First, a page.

Report: Women STEMM Faculty Face Disproportionate Impact from Pandemic
A new report by the National Academies of Sciences, Engineering, and Medicine examining the impact of the COVID-19 pandemic found “intensified complications related to work-life boundaries that largely affect women,” NASEM officials said in an announcement. These effects, among others, “may roll back some of the achievement gains made by women to date,” said Eve Higginbotham, chair of the committee authoring the report. Higginbotham is vice dean for inclusion, diversity, and equity and a professor of ophthalmology at Penn Medicine. The committee commissioned five research papers; one included a survey conducted in October of 933 women in science, technology, engineering, math and medicine (STEMM). “Preliminary evidence suggests women in academic STEMM are experiencing increased workload, decreased productivity, changes in interactions, and difficulties from remote work caused by the COVID 19 pandemic and associated disruptions,” NASEM said.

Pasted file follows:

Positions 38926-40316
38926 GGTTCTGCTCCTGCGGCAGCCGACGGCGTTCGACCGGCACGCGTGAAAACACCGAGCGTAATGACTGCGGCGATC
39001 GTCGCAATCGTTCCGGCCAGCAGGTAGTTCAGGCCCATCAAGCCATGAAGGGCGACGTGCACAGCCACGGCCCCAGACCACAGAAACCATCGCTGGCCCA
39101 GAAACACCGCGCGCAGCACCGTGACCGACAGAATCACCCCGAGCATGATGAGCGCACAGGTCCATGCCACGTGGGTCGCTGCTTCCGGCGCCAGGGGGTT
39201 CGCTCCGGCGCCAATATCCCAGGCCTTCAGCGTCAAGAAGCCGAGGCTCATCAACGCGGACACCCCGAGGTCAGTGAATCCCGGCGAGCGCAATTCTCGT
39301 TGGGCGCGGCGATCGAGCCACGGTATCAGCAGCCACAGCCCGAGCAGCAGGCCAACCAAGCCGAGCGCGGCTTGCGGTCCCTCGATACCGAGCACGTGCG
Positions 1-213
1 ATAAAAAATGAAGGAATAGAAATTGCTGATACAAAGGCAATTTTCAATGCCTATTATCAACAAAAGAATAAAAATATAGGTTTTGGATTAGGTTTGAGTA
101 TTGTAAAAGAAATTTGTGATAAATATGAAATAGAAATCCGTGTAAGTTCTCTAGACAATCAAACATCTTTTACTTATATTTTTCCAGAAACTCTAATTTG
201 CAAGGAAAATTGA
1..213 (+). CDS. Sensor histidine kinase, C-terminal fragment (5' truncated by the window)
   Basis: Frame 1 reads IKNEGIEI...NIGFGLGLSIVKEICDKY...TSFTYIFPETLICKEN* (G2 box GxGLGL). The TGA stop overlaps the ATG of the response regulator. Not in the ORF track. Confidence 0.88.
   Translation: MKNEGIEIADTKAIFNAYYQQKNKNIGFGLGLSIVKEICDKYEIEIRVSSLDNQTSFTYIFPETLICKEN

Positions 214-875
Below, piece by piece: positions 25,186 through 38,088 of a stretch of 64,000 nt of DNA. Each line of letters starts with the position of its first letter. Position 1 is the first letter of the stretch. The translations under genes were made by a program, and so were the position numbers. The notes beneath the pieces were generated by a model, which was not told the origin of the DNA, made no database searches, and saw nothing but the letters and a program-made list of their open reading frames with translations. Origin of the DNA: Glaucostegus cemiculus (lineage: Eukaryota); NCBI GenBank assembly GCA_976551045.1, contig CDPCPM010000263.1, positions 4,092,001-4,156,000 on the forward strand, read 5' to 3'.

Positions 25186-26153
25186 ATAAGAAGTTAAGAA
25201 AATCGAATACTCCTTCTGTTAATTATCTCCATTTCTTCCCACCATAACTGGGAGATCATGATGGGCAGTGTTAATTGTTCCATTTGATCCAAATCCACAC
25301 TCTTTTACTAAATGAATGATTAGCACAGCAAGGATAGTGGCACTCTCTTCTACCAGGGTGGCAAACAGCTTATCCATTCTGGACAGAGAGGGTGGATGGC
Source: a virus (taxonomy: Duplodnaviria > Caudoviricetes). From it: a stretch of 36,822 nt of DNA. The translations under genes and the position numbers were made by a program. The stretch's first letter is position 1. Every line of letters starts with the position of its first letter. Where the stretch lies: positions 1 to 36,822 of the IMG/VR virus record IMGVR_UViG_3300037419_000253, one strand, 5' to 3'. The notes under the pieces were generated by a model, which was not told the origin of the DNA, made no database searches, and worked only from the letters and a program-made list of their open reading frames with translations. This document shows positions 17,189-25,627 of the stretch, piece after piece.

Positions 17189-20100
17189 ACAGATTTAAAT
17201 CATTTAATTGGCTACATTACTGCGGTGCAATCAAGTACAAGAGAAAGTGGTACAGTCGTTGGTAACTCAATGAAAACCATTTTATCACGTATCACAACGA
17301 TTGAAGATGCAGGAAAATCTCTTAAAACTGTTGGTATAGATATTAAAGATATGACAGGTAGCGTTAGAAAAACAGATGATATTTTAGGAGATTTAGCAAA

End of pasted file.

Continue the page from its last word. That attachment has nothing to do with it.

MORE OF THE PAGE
For example, “budget cuts made by many colleges and universities in response to the economic constraints that arose during 2020 greatly affected contingent and non-tenured faculty members—positions disproportionately occupied by women and People of Color,” according to highlights of the report, which also noted that “nearly 70 percent of faculty are not on the tenure track.” Committee members were asked “to inform, without making recommendations,” but they did suggest nearly three dozen questions related to the pandemic and women in STEMM positions that warrant further study. The report “may help inform the decisions that academic leaders, funders, other interested stakeholders, and both current and aspiring academics will continue to have to make over the course of the COVID-19 pandemic,” according to highlights.